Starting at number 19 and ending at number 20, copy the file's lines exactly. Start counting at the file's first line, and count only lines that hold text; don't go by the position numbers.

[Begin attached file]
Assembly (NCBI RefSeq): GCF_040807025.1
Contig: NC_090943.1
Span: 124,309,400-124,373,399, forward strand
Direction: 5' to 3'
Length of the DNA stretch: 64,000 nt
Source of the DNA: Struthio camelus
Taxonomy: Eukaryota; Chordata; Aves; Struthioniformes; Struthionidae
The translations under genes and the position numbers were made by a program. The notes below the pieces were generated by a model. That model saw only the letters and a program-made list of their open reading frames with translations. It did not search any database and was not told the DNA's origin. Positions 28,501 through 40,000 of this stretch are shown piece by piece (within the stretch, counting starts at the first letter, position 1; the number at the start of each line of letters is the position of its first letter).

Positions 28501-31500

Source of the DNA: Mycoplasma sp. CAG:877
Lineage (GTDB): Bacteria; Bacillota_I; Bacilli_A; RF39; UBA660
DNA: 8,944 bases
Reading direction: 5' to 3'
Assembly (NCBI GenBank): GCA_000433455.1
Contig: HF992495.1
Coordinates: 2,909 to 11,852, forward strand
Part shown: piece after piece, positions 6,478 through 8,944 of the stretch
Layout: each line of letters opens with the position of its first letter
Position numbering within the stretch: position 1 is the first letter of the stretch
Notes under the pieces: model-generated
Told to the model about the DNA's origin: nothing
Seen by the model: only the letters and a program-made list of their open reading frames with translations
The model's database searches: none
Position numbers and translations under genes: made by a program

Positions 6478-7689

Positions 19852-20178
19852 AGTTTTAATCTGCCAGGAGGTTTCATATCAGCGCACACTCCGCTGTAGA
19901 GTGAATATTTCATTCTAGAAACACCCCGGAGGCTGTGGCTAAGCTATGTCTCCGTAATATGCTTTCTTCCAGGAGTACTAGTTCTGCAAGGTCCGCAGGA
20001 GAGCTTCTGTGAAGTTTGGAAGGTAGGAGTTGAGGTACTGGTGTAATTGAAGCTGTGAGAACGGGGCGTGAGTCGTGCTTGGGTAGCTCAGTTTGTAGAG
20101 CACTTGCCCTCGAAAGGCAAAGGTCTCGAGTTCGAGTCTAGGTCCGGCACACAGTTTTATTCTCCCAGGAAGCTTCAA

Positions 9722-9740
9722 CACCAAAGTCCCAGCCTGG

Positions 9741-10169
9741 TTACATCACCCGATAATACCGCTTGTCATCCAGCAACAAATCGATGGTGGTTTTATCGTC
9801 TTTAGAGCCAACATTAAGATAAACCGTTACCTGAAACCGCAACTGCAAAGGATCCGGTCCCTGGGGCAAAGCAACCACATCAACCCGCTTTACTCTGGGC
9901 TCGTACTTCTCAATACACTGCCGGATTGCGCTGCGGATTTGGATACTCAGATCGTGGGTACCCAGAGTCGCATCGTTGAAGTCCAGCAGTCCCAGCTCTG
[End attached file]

Position numbering within the stretch: position 1 is the first letter of the stretch
Notes under the pieces: model-generated